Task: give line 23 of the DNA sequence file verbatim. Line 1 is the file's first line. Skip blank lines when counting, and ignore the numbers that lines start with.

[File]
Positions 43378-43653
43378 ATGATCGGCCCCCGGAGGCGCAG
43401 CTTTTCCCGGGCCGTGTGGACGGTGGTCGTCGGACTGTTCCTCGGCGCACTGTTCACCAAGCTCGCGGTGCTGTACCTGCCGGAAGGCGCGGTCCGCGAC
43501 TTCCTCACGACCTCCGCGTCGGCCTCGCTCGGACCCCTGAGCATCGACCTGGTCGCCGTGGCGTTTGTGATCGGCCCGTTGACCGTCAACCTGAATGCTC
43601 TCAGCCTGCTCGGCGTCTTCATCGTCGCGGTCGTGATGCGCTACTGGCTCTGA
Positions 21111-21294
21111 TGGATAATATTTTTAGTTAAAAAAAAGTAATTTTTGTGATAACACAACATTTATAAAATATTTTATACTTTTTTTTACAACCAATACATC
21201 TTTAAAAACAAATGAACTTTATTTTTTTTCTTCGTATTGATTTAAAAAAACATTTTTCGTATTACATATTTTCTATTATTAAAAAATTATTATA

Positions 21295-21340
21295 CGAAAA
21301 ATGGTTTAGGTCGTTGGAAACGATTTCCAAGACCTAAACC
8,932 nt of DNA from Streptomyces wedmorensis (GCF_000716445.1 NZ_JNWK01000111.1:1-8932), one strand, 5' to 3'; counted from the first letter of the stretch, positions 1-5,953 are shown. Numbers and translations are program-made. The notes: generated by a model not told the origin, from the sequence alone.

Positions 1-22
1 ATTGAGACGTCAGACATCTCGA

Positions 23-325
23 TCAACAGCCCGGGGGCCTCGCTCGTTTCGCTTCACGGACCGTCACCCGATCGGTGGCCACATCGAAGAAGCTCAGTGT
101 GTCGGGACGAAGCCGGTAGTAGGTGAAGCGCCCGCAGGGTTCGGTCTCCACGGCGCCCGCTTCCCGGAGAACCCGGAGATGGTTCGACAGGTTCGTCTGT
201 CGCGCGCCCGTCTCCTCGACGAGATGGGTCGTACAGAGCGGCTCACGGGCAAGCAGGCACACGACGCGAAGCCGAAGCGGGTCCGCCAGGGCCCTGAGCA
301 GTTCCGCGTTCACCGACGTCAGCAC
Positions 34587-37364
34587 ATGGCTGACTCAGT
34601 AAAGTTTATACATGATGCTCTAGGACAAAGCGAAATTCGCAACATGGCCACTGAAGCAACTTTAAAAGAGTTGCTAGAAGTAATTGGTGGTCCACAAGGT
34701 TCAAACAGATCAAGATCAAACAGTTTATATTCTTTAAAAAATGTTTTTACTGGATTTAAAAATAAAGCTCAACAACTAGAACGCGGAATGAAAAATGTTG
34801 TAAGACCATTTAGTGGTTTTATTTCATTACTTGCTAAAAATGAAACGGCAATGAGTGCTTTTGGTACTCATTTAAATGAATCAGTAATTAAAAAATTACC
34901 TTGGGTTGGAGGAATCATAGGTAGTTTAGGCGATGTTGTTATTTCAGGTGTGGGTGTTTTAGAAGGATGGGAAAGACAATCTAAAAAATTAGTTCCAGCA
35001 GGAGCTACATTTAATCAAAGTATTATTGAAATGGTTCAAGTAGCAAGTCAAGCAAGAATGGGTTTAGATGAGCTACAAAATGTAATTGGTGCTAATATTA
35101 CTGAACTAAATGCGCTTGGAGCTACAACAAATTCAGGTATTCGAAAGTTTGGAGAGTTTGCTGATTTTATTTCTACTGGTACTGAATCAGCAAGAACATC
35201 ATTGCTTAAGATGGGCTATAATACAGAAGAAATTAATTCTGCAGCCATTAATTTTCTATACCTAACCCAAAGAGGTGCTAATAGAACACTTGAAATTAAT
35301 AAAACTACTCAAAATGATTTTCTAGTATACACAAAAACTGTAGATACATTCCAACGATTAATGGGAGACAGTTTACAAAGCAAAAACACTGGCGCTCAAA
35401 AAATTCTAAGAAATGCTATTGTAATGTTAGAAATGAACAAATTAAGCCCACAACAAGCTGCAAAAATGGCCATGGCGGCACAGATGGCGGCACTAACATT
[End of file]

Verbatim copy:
34701 TCAAACAGATCAAGATCAAACAGTTTATATTCTTTAAAAAATGTTTTTACTGGATTTAAAAATAAAGCTCAACAACTAGAACGCGGAATGAAAAATGTTG